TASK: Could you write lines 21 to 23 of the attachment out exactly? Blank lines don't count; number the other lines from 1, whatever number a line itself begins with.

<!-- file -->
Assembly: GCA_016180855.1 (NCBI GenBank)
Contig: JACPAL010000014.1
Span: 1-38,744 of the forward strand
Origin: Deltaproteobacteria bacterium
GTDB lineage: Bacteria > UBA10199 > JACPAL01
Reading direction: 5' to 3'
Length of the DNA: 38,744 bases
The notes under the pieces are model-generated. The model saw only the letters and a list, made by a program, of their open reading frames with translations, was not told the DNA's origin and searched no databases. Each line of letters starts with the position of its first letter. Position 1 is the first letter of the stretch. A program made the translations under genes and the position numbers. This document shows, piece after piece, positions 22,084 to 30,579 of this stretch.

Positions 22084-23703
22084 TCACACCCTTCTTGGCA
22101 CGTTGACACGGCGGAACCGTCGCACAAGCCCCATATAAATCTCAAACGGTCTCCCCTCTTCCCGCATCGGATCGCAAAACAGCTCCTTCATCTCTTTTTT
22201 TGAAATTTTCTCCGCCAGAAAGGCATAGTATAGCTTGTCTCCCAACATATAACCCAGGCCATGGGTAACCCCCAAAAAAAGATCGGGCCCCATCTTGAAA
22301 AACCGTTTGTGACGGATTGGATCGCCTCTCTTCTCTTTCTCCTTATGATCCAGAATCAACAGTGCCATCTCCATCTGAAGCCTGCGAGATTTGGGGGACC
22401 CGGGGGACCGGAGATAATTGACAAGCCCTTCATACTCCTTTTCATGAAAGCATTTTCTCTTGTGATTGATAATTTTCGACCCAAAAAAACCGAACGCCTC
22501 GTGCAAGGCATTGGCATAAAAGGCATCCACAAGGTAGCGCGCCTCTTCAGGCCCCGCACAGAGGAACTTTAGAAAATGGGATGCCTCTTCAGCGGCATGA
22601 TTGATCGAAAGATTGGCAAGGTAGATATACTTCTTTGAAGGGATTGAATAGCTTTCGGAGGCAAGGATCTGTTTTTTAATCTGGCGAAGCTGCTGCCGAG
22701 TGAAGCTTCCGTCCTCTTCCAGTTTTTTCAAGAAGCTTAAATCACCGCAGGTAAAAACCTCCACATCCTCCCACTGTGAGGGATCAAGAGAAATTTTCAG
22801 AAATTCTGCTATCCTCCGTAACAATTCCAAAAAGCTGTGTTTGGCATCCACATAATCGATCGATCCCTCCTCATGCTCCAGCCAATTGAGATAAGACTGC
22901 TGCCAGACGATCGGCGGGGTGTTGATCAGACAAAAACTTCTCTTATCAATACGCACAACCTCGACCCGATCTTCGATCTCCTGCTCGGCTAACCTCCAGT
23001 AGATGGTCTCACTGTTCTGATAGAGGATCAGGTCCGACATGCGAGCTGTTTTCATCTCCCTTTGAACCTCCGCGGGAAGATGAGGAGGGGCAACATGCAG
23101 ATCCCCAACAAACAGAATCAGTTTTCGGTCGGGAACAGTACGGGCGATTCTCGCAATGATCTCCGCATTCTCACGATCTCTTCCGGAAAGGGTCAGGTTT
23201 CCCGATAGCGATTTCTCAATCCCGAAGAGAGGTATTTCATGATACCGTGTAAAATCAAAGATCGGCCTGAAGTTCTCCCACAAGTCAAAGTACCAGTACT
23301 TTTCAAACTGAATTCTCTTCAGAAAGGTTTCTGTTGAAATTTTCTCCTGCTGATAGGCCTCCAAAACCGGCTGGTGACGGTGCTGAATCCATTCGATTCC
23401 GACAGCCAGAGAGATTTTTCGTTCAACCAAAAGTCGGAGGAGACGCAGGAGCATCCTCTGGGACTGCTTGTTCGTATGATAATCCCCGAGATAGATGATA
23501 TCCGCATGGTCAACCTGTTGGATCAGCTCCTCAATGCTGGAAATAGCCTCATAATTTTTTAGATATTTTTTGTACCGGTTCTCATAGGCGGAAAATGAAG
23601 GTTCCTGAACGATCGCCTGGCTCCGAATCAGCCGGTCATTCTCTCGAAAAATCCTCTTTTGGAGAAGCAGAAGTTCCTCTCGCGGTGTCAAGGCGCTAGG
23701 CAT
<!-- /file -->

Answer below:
23101 ATCCCCAACAAACAGAATCAGTTTTCGGTCGGGAACAGTACGGGCGATTCTCGCAATGATCTCCGCATTCTCACGATCTCTTCCGGAAAGGGTCAGGTTT
23201 CCCGATAGCGATTTCTCAATCCCGAAGAGAGGTATTTCATGATACCGTGTAAAATCAAAGATCGGCCTGAAGTTCTCCCACAAGTCAAAGTACCAGTACT
23301 TTTCAAACTGAATTCTCTTCAGAAAGGTTTCTGTTGAAATTTTCTCCTGCTGATAGGCCTCCAAAACCGGCTGGTGACGGTGCTGAATCCATTCGATTCC